Can Obama Get out of Iraq in 16 Months? Bombings Shake Baghdad

The daily bombings in Baghdad that appear to signal a resurgence of the guerrilla movement continued on Thursday, with three bombings in the capital killing 5 persons and wounding dozens.

Time asks whether President Obama will stick to his 16-month timetable for withdrawal from Iraq. The article quotes. Gen.Ray Odierno and Iraqi Foreign Minister Hoshyar Zebari arguing for a more gradual withdrawal. The problem is that both have strong views on this matter growing out of political commitments. I’d be interested in what Iraqi analysts think.

British troops will be out of Iraq by summer, 2009, according to Sky News. It was also announced that small contingents from Romania and Bulgaria would leave by the end of December.

The US has returned an amended security agreement to the Iraqi government, having accepted some of its further demands, including Iraqi inspection of US mail. The US would go no further on Iraqi jurisdiction over off-duty US troops (Iraq wanted Iraqi authorities to decide whether a US soldier would be remanded to Iraqi custody once charged. Bush apparently made the concessions,including the one on mail inspections, because he is desperate to get a status of forces agreement concluded before he leaves office, as a way of cementing US and Iraqi relations. But McClatchy reveals that the Iraqis are calling the agreement a “withdrawal agreement.”

Alissa J. Rubin of the NYT argues, “Now the Iraqis appear to be feeling less pressure from Iran, perhaps because the Iranians are less worried that an Obama government will try to force a regime change in their country.”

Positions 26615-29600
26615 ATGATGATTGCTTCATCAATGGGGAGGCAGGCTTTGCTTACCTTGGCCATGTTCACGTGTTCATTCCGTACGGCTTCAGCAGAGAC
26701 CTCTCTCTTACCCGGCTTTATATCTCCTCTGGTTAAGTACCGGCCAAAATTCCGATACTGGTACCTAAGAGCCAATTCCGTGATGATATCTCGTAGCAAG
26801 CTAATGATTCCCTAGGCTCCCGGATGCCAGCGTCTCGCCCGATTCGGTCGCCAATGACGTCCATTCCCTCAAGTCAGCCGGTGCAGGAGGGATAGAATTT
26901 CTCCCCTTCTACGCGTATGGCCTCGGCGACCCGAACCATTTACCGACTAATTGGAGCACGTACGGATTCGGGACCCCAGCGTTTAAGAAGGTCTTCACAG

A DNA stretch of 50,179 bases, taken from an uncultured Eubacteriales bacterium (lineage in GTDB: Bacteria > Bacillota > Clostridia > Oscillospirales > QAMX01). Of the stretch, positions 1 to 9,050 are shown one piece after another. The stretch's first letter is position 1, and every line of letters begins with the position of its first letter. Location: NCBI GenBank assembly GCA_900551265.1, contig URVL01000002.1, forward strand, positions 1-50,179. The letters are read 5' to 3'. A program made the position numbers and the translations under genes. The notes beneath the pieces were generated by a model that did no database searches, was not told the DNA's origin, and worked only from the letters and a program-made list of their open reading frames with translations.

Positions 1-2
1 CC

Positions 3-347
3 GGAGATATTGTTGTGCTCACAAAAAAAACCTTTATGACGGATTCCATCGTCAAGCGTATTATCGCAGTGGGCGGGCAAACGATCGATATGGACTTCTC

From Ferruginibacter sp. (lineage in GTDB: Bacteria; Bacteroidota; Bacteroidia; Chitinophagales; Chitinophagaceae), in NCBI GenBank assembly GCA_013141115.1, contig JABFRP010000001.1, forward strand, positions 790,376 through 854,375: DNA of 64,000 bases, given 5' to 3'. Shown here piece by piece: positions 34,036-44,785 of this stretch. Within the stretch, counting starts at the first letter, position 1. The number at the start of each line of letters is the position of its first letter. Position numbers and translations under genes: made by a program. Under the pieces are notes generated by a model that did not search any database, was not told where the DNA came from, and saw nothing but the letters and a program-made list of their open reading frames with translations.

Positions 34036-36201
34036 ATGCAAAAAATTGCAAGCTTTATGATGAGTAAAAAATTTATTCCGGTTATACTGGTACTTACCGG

LAT blog says that Al-Zaman is unconvinced that Iraq will be a high priority for President Obama, whereas Ahmad Chalabi’s al-Mu’tamar is encouraged that the Iraqis now have an American administration todeal with that wants to withdraw from Iraq.

A controversy has broken out in Iraq in the wake of the passage of a law limiting polygamy in Iraqi Kurdistan. Some women activists want a similar limitation throughout Iraq, citing the increased incidence of men taking multiple wives in Iraq. Other women oppose the measure on the grounds that the Qur’an allows a man up to four wives. (In fact, the Qur’an conditions taking more than one wife on a man’s ability to do justice to each spouse and expresses skepticism that the condition will be met. Some Iraqi commentators have wondered whether any such measure could pass parliament, given the dominance of the Shiite fundamentalist parties.

Andrew Bacevich sees the end of an arrogant evangelical foreign policy and the beginning of a more humble approach based on a Calvinist, Niebuhr-influenced realization of the sinful nature of human beings.

McClatchy reports political violence in Iraq on Thursday:

‘ Baghdad

– Around 7:30 am two roadside bombs targeted Sahwa members in Sheikh Omar neighborhood (north Baghdad). Two people were killed (including one Sahwa member) and five others were injured (including three Sahwa members).

– Around 8 am an adhesive bomb detonated under a civilian car near Hamza intersection in Sadr city (east Baghdad). Three civilians were wounded.

– Around 10 am a roadside bomb targeted a bus for the Baghdad municipality employees near the Ghilani shrine and mosque in Bab Al-Sharji(downtown Baghdad). One person was killed and 5 others were wounded.

– Around 8 pm a bomb which was put in a rubbish bin in Shalal market in Shaab neighborhood (east Baghdad). Five people were injured.

Mosul

– A roadside bomb targeted an Iraqi army patrol in Nahrwan neighborhood in Mosul city. Two soldiers were wounded.

– Police found one dead body for a girl in Karama neighborhood in Mosul city.

Kirkuk

– Police found a dead body in Sayada village on the way from Kirkuk to Taza ( south Kirkuk).’

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